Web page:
South Hill TND

The South Hill traditional neighborhood development (TND) project is an initiative to create a regulating plan — a special master zoning and development plan — to guide future growth in a ±170 acre area around the intersection of Danby Road and King Road East/West, just south of Ithaca College.

The 2014 Town of Ithaca Comprehensive Plan envisions traditional neighborhood development (TND) — compact, human scaled, mixed use neighborhoods where residential, commercial and civic spaces are within walking distance of each other — in emerging growth areas close to major employers and centers of activity.  One of these growth areas is centered on the crossroads of Danby Road and King Road, only two miles south of downtown Ithaca (city).

The South Hill TND regulating plan is the first project under the New Neighborhood Code, the Town’s framework for designing and building comfortable, walkable, and sustainable new neighborhoods.

Design Partners

Progress To Date

On October 25, 26, and 27, 2021, the Town of Ithaca held a virual charrette.  A professional design team with years of experience planning successful traditional neighborhood development projects came to Ithaca to tour the area, visit the site, and meet with Town officials and staff, property owners and business people in the planning area, area residents, community and environmental leaders, and other stakeholders.  The knowledge gained from their time in Ithaca, extensive background research, the vision of the Town’s Comprehensive Plan, and the neighborhood planning standards in the New Neighborhood Code, informed the design of a preliminary concept plan.  The design team introduced the preliminary concept, shown in the header image, at a presentation on the night of October 27.

What Happens Next?

The South Hill TND regulating plan project is now in the last stage of the pre-application process: late concept review.

The design team will be fine tuning the concept plan through November. When they’re done, they’ll present a more polished version of the development concept, along with a concept for a regulating plan. The regulating plan will show the location of new zoning districts that allow certain types of buildings and uses, streets and sidewalks, parks and trails, and other neighborhood features.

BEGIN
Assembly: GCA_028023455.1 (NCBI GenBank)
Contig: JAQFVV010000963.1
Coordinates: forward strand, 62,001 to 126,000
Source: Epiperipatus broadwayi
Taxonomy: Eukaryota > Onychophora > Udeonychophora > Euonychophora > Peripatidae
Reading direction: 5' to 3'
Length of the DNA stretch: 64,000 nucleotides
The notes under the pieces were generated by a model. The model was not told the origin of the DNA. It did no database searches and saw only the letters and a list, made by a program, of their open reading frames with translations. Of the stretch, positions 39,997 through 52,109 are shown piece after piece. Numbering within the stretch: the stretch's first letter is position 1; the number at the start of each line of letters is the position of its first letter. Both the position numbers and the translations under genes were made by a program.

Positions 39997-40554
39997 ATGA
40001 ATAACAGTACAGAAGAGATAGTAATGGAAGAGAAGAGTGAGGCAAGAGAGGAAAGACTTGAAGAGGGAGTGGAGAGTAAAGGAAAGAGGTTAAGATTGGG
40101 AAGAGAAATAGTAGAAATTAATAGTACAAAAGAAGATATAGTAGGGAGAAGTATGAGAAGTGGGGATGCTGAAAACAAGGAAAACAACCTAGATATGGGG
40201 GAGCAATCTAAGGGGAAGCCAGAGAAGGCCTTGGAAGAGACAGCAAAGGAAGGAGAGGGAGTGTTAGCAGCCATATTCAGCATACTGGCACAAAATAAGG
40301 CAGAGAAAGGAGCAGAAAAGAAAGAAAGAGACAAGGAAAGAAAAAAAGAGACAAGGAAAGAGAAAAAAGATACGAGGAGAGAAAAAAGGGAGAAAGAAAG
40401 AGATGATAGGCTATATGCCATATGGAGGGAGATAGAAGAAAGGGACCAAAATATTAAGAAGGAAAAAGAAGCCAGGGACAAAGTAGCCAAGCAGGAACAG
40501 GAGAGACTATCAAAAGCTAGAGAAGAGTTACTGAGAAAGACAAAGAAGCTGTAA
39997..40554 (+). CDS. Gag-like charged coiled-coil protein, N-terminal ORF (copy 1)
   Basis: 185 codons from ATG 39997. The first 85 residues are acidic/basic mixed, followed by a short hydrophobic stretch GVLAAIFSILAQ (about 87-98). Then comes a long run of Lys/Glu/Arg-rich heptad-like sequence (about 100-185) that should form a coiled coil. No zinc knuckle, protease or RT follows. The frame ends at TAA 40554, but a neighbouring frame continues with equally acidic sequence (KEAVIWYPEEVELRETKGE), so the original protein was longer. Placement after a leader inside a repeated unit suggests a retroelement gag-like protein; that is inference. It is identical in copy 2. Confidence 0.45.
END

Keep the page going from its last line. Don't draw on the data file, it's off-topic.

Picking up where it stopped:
Town staff and officials will have the opportunity to review, discuss, and suggest changes, so the concept follows the New Neighborhood Code, meets the goals of the Town’s Comprehensive Plan, adequately addresses stakeholder concerns, and reflects best planning and placemaking practice.

After the final pre-application stage, a regulating plan proposal may be submitted to the Town for formal review and decision making. Environmental review (SEQR) also happens as a part of the formal review process.

The following text is a step-by-step description of the regulating plan review process, taken from Article 8 (planning actions and approvals) of the New Neighborhood Code (Town of Ithaca Town Code, Chapter 272).

The text has cross-references to other parts of the New Neighborhood Code (“See §272-[x]”) that explain the associated term or concept (neighborhood units, thoroughfare types, storefront frontage areas, and so on).  (We encourage you to download a copy of the New Neighborhood Code if you want to see where the cross-references point to.)

The South Hill TND proposal is at the late concept review stage (§272-802.3 B 4), as of 28 October 2021. After late concept review, formal application, and the environmental review and regulating plan approval/rezoning process (§272-802.3 C), may start.

process chart

272-802 Regulating plan

272-802.1 Overview

A regulating plan is a master development and zoning plan for a TND project. The subdivision process may happen after the Town Board approves a regulating plan. (The subdivision process is in § 272-803.)

272-802.2 Regulating plan items

(1) A regulating plan must have these items.

(2) A regulating plan may have other elements to:

These are some examples.

(3) A regulating plan may have a development agreement that sets:

(4) A regulating plan may show building or lot locations, but they are nonbinding. Subdivision lot sites, building/lot type and disposition requirements, and later approved site plans (if applicable), control building location.